The added challenge of international teams is the way personality hides under layers of upbringing, education, ethnic, national and gender identity. There are as many chatty extroverts born in Rio as in Tokyo, but criticism and encouragement from family, teachers and colleagues create opposing trajectories afterwards. Thus, intercultural leaders must correct for behavioural clues: a Chinese colleague’s brief suggestion to the boss can indicate courage and engagement if the leader knows how unusual such a remark is. The same from an American, coming from a culture obliging people to speak up critically, may signal timidness. Maintaining a balanced view of personal and national character is a laborious leadership task, but essential for a diverse team’s success. Habits from upbringing and education may prevail when people calmly do their jobs, but true temperament will burst to the surface when pressure mounts. Nearing deadlines, our South-East Asian project manager shed Confucian harmony like a cozy cardigan and went to work with sleeves rolled to her elbows.
Getting used to your diversity dashboard
In teamwork, productivity comes from diversity. Putting aside beloved metaphors like eleven goalkeepers in a football team, just imagine the variety of talent required for a project or even a productive meeting. Thoughtful introverts often find chatty socialites disturbing, and in turn get labelled as unimaginative bigots. In fact, a healthy cycle of discovering shortcomings, setting goals, generating solutions, collaborating and evaluating results requires input from different styles along the way. According to brain researcher Helen Fisher, the wisdom of such interdependence has been with us humans for the last quarter million years. Modernity sometimes attempts to replace it with neatly processed-and-packaged uniformity, with dire consequences. Fortunately, when troubles mount, leaders have the key elements of a solution within reach: the unused risk-taking, exploring, supporting or planning DNA in the team, the tasks to be accomplished to put the team’s performance back on track, and a simple teamwork methodology that matches people with tasks.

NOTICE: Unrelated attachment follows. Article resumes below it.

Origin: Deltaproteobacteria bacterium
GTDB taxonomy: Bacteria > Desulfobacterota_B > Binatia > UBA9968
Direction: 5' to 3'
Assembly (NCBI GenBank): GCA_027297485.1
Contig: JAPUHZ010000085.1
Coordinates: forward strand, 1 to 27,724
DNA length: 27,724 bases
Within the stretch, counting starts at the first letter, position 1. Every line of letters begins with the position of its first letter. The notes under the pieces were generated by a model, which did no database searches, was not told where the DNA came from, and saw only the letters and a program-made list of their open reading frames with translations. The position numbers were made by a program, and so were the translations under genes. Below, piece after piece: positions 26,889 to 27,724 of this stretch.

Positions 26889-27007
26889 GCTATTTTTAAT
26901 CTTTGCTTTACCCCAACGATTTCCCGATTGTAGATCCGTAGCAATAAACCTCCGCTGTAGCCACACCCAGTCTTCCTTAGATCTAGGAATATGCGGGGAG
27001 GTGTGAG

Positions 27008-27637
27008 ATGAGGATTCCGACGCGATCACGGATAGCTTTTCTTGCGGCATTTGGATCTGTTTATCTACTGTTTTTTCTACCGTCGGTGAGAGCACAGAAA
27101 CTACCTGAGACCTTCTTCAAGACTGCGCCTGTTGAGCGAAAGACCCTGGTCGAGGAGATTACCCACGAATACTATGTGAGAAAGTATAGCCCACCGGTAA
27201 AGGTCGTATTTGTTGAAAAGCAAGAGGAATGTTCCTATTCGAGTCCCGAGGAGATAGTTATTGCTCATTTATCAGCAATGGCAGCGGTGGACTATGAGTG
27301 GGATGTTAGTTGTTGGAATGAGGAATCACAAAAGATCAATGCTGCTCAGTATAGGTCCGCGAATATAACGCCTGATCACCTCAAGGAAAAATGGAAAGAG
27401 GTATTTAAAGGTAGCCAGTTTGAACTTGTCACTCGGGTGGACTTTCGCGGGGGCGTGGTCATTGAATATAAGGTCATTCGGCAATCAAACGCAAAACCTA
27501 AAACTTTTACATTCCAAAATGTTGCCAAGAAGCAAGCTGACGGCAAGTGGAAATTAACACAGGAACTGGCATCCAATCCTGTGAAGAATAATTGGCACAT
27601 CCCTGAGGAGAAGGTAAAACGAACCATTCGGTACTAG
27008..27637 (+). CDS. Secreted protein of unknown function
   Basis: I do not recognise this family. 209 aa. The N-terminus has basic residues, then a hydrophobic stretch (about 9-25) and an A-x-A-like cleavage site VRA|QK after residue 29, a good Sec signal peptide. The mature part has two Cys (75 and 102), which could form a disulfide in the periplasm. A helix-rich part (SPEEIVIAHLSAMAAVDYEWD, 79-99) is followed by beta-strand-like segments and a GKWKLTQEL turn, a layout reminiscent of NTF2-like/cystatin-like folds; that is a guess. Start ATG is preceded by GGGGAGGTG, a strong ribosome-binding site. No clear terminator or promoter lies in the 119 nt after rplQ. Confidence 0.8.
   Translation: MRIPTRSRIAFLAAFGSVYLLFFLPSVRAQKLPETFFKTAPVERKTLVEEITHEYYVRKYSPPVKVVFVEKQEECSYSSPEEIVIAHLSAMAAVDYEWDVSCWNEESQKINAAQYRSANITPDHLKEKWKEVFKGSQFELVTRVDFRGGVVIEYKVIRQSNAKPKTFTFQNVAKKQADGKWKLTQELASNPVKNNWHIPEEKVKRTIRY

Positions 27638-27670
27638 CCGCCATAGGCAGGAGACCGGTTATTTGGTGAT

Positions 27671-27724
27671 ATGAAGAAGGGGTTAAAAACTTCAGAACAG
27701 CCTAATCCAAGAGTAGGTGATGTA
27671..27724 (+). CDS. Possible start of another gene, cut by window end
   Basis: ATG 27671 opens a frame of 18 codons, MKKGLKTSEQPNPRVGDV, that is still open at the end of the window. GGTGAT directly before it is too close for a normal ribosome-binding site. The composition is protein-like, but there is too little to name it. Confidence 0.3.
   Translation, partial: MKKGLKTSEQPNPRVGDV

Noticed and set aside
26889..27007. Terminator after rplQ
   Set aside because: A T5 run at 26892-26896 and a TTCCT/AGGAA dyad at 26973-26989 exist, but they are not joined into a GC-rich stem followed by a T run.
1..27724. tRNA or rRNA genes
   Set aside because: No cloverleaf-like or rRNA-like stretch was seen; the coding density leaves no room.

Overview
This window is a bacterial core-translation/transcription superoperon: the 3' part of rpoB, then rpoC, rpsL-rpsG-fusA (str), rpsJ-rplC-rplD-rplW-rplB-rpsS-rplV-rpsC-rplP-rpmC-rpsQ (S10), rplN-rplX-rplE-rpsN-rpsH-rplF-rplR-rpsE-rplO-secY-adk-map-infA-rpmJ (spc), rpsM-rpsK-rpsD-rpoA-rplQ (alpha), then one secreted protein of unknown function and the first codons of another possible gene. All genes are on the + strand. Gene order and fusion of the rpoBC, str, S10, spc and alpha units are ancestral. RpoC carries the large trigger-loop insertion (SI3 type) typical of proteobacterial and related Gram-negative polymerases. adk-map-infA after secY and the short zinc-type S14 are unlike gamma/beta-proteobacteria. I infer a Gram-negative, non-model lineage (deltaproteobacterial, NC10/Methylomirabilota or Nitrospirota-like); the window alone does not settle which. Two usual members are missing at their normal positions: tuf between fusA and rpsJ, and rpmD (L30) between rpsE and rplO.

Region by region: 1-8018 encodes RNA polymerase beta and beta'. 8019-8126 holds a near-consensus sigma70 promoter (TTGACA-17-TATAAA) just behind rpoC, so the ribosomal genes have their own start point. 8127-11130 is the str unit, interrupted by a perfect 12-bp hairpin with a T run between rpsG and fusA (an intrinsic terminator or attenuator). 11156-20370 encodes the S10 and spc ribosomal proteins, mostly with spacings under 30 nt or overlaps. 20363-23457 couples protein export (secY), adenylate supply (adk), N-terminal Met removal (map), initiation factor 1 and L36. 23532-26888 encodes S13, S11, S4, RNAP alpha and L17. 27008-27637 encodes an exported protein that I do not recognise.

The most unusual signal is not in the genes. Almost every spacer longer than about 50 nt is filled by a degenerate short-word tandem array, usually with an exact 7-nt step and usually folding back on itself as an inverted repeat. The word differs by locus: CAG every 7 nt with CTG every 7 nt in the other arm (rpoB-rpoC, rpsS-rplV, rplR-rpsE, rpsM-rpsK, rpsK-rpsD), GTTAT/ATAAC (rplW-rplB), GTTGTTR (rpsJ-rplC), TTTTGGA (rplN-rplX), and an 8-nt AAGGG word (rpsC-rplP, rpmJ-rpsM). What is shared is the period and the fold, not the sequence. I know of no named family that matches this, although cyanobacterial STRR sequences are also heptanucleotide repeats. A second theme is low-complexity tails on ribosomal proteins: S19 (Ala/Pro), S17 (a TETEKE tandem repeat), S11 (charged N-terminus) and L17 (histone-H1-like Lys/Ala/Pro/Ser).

Recent research suggests a system of team roles based on the same four-fold logic as the classification of personality and cultures. In her books and assessment, Fisher calls them Directors (competitive), Explorers (social), Negotiators (observant) and Builders (systematic). While no team member is entirely this or that, leaders must be aware of each person’s dominant strengths for two reasons. First, smart managers assign tasks that require fighting and winning, exploring and communicating, feeling and supporting or planning and implementing according to individual talent. Second, a team member’s habitual behaviour under clear skies and under pressure can be direct opposites, say because that person is an extrovert from Japan, a salesman from a dynasty of doctors, or an ambitious woman from a male-dominated culture. Leaders aspiring to guide top intercultural teams eventually learn to decipher individual, cultural and team behaviours the way pilots use cockpit instruments, gracefully and almost instinctively intervening when needed, otherwise letting nature and nurture run their course to the destination.